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suppose we have graph of $\sin(x)$ and a ellipse say $\frac{x^2}{10}+\frac{y^2}{2}=1$ it comes like following sin

ellipse

now when we intregrate $\int_{0}^{2\pi}\sin(x)dx$ it comes out to be zero , because area above $x$-axis is equal to area below $x$-axis so therefore when we compute area of ellipse it should also be equal to zero ? why is't it taken to be zero?

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    $\begingroup$ The integral gives signed area. Also, what's the function for the ellipse? $\endgroup$ – The Chaz 2.0 Nov 1 '13 at 5:54
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    $\begingroup$ for half-upper part $f(x)=\sqrt{2-\frac{2x^2}{10}}$ $\endgroup$ – Tesla Nov 1 '13 at 5:57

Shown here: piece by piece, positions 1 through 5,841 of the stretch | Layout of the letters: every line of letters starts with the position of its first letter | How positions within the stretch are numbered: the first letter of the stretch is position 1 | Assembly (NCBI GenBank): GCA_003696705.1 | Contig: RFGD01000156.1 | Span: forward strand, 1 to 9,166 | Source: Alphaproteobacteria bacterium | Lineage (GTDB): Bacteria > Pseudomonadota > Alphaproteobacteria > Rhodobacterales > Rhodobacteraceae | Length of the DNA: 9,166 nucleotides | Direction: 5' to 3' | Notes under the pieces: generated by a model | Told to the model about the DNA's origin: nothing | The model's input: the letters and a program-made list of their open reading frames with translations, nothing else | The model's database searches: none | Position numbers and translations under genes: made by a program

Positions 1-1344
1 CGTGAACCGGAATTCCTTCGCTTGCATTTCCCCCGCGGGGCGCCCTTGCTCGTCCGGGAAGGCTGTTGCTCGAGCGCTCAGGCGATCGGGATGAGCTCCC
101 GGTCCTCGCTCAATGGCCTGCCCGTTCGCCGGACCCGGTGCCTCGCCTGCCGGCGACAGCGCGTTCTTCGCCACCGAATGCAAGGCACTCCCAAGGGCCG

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    $\begingroup$ The ellipse above can be described by two functions, say $f_1$ and $f_2 = - f_1$. The area is given by $\int (f_1-f_2) = 2 \int f_1$. For the $\sin$ function, we have $f_1 = \sin$, $f_2 = 0$. $\endgroup$ – copper.hat Nov 1 '13 at 5:59
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As The Chaz said, computing the integral gives a signed integral; so, since your ellipse is centered, the result is zero. If you move the center of the same ellipse up or down, you will get a different result.

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  • $\begingroup$ that means i have to do what @copper.hat described above $\endgroup$ – Tesla Nov 1 '13 at 6:06

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